- Climate data governance, including identifying the right leaders and owners within an organization who are responsible for the oversight of this reporting. This also may include establishing a consistent data framework across an organization’s impacted areas.
- Risk statement and risk management information identifying physical and transitional climate-related risks, their potential impact on the business, and processes for addressing these risks.
While the quantitative metrics, and carbon equivalent emissions specifically, are receiving a lot of public attention, it is important to remember that the qualitative disclosures can present just as many challenges and just as big a lift for organizations new to climate reporting. A company’s team will need to equally address both areas to prepare for all required disclosures.
A great first step is to complete a climate risk assessment, or a systematic evaluation of potential hazards stemming from climate-related events and trends. The results of this study can help financial leaders focus on the most significant risks and the actual and potential financial impacts on revenues, expenditures, assets and liabilities, and financing.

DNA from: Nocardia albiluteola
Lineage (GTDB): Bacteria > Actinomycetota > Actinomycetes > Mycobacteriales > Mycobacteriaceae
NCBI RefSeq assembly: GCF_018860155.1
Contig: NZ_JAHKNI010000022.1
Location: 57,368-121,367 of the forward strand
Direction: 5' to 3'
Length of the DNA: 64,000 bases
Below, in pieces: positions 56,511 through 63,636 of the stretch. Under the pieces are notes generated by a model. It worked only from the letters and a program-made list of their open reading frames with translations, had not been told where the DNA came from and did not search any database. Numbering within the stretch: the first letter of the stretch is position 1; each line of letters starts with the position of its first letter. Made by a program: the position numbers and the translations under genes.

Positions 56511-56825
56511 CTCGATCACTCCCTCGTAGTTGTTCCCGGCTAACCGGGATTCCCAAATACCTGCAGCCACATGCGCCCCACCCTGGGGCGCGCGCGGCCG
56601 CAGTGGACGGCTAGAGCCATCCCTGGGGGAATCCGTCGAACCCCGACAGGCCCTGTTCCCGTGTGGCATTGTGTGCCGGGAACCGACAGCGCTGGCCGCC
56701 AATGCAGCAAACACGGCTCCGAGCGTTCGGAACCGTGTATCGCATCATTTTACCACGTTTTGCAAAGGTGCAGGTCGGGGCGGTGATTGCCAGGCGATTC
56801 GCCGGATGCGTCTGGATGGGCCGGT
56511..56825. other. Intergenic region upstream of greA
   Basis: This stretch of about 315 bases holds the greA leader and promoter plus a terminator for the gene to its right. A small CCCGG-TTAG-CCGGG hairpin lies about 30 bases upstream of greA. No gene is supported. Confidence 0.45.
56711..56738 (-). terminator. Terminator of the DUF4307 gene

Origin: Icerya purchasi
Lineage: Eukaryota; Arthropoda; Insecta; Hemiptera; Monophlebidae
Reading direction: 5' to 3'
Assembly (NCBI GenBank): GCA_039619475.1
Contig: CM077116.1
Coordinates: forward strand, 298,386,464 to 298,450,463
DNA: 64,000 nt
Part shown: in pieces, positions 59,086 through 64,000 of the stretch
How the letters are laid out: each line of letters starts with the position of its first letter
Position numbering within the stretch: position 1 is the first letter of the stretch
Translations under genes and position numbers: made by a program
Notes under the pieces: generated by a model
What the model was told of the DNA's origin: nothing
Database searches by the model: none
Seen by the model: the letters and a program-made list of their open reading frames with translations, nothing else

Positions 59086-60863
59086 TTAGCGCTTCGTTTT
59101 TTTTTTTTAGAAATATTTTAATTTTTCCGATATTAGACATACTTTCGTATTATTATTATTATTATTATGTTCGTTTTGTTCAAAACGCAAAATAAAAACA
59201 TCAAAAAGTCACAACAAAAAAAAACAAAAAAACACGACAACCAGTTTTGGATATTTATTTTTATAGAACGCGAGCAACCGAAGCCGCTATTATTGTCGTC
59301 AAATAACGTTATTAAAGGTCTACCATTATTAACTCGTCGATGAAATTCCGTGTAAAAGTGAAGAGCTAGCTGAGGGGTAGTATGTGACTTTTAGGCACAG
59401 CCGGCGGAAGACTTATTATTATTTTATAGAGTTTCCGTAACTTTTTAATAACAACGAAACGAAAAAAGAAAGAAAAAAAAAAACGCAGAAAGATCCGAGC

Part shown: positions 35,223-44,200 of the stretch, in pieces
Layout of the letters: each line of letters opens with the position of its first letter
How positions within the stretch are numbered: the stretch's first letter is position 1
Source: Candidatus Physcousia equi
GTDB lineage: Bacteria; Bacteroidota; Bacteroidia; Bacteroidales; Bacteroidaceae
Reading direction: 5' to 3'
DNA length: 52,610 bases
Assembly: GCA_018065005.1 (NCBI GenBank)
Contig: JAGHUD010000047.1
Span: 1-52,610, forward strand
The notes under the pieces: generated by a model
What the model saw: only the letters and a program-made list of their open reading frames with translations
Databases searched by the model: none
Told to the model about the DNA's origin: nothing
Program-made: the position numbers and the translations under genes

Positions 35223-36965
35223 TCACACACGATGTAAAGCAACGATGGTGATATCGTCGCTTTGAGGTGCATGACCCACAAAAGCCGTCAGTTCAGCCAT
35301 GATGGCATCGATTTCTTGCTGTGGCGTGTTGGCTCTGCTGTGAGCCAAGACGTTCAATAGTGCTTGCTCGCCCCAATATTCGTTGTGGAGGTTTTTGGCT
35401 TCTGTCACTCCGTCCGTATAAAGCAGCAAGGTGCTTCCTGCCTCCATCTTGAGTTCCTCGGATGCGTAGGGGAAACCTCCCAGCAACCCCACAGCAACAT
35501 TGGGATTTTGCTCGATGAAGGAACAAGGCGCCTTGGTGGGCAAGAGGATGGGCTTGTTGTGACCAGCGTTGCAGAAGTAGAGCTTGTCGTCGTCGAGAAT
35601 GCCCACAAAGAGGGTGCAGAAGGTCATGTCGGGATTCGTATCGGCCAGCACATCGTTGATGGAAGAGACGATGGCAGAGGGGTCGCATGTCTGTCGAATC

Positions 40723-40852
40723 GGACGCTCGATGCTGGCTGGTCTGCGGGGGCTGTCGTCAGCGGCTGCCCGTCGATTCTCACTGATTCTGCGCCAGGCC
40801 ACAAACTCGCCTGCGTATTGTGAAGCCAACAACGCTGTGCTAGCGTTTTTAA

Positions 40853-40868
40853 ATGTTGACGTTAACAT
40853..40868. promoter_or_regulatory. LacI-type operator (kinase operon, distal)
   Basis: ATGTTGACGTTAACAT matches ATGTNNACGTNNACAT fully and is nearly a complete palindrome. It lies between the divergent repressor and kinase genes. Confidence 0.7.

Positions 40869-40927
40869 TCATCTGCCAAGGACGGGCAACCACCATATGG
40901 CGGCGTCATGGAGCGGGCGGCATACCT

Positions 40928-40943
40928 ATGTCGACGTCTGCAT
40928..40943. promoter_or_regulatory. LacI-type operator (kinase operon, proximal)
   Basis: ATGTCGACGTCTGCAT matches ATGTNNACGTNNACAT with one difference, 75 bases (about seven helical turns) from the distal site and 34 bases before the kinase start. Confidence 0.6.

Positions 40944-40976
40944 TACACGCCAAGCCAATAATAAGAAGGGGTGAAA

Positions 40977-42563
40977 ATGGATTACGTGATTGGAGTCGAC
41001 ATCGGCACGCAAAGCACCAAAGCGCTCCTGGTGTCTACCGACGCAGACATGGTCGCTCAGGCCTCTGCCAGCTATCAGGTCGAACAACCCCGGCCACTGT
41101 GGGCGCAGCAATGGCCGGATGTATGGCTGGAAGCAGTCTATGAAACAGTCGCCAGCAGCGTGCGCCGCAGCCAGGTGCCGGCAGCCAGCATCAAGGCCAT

Put robust data collection processes in place
Currently, very few public companies are disclosing climate data in the Form 10-K, but many firms are including such information in corporate sustainability reports (CSRs). In these cases, the relative infancy of the disclosures and the diversity in practices used to source and report the data suggest that few organizations have reached the status of investor-grade climate reporting. Yet.
With the SEC’s proposed rule, climate information in the CSR will now be included in a company’s Form 10-K and will be subject to disclosure controls and procedures. It will take significant effort for most companies to identify, collect, and evaluate the right data and ensure disclosures are indeed investor-grade.
When getting started, leaders should consider identifying the right team of people who will be responsible for collecting the information that populates the company’s greenhouse gas (GHG) inventory. This group should have an in-depth knowledge of the company but also include specialists who appreciate the complexity and judgment involved regarding how the information is used to calculate emissions. Defining the boundary (for instance, scoping in all the different activities across the organization that will need to be included in a company’s GHG calculation) can be a challenge and will require subject matter expertise to ensure nothing is inadvertently excluded.
Bake in the required controls
It’s one thing to collect comprehensive climate data. It’s another to ensure the data is complete, accurate, and calculated correctly.